- Hip fracture treatment
Hip fractures are treated in one of two ways: Traction or orthopedic surgery.
If operative treatment is refused or the risks of surgery are considered to be too high the main emphasis of treatment is on pain relief. Skeletal traction may be considered for long term treatment. Aggressive chest
physiotherapyis needed to reduce the risk of pneumoniaand skilled nursing to try to avoid pressure sores and DVT/ pulmonary embolismMost patients will be bedbound for several months.
Most hip fractures are treated by
orthopedic surgery, which involves implanting an orthosis. The surgery is a major stress on the patient, particularly in older people. Pain is significant, forcing the patient to remain immobilized. Since prolonged immobilization can be more of a health risk than the surgery itself, post-op patients are encouraged to become mobile as soon as possible, often with the assistance of physical therapy.
urgery for fractured neck of femur
For low-grade fractures (Garden types 1 and 2), standard treatment is fixation of the fracture in situ with screws or a sliding screw/plate device. This treatment can also be offered for displaced fractures after the fracture has been reduced.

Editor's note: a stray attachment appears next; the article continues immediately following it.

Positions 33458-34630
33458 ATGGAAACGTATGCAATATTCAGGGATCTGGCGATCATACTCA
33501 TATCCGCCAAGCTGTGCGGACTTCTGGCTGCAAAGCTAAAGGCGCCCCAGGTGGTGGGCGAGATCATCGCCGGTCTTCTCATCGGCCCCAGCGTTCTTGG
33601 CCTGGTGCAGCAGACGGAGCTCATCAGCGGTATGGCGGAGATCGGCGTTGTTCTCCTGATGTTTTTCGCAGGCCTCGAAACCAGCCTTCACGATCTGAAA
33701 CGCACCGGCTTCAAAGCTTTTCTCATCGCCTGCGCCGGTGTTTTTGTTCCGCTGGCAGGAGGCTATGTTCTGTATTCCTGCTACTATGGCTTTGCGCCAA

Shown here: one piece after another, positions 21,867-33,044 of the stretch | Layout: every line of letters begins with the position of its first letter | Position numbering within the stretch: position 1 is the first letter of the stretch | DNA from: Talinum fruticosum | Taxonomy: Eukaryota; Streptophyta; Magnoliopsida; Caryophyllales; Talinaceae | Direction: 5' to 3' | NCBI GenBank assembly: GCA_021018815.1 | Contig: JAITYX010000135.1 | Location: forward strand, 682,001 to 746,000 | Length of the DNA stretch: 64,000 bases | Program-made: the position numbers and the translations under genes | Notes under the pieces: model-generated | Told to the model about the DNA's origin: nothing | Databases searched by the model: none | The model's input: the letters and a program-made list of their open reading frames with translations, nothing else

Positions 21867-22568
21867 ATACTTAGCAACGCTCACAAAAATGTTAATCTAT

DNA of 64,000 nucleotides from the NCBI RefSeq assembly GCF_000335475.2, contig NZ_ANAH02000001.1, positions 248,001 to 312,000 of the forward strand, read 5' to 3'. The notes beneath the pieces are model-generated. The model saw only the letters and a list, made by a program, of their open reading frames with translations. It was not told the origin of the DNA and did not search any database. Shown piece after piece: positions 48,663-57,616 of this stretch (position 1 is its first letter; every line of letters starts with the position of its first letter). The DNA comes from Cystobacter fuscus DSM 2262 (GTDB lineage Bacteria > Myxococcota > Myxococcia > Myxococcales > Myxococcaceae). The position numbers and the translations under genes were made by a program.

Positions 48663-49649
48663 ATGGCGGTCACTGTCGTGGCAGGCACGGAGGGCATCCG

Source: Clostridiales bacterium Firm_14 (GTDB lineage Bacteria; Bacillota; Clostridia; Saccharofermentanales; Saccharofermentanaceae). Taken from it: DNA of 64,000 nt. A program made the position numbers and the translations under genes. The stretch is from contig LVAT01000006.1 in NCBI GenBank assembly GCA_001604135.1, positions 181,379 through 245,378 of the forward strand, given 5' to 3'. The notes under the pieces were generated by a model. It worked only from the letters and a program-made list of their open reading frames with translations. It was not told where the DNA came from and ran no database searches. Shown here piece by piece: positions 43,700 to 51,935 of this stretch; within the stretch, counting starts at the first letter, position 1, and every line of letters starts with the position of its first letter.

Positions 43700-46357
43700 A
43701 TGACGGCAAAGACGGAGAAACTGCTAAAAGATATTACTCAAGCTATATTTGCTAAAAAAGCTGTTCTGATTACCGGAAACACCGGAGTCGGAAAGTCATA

In elderly patients with displaced fractures many surgeons prefer to undertake a
Hemiarthroplasty, replacing the broken part of the bone with a metal implant. The advantage is that the patient can mobilize without having to wait for healing.
urgery for intertrochanteric fracture
An intertrochanteric fracture, below the neck of the femur, has a good chance of healing. Treatment involves stabilizing the fracture with a lag screw and plate device to hold the two fragments in position. A large screw is inserted into the
femoral head, crossing through the fracture; the plate runs down the shaft of the femur, with smaller screws securing it in place.